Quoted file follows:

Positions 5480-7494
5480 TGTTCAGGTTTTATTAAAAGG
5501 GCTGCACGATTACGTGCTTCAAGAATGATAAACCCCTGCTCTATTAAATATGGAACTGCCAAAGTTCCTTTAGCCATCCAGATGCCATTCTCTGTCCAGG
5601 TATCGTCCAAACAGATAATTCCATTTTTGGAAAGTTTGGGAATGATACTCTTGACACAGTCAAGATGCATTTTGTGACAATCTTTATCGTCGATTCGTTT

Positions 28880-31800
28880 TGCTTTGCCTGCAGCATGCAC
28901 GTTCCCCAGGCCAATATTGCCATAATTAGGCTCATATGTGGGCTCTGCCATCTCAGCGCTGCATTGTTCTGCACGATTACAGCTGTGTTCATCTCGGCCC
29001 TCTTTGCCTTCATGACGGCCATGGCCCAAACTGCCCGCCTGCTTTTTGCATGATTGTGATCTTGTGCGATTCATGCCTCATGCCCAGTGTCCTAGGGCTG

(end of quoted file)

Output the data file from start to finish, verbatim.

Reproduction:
Positions 5480-7494
5480 TGTTCAGGTTTTATTAAAAGG
5501 GCTGCACGATTACGTGCTTCAAGAATGATAAACCCCTGCTCTATTAAATATGGAACTGCCAAAGTTCCTTTAGCCATCCAGATGCCATTCTCTGTCCAGG
5601 TATCGTCCAAACAGATAATTCCATTTTTGGAAAGTTTGGGAATGATACTCTTGACACAGTCAAGATGCATTTTGTGACAATCTTTATCGTCGATTCGTTT

Positions 28880-31800
28880 TGCTTTGCCTGCAGCATGCAC
28901 GTTCCCCAGGCCAATATTGCCATAATTAGGCTCATATGTGGGCTCTGCCATCTCAGCGCTGCATTGTTCTGCACGATTACAGCTGTGTTCATCTCGGCCC
29001 TCTTTGCCTTCATGACGGCCATGGCCCAAACTGCCCGCCTGCTTTTTGCATGATTGTGATCTTGTGCGATTCATGCCTCATGCCCAGTGTCCTAGGGCTG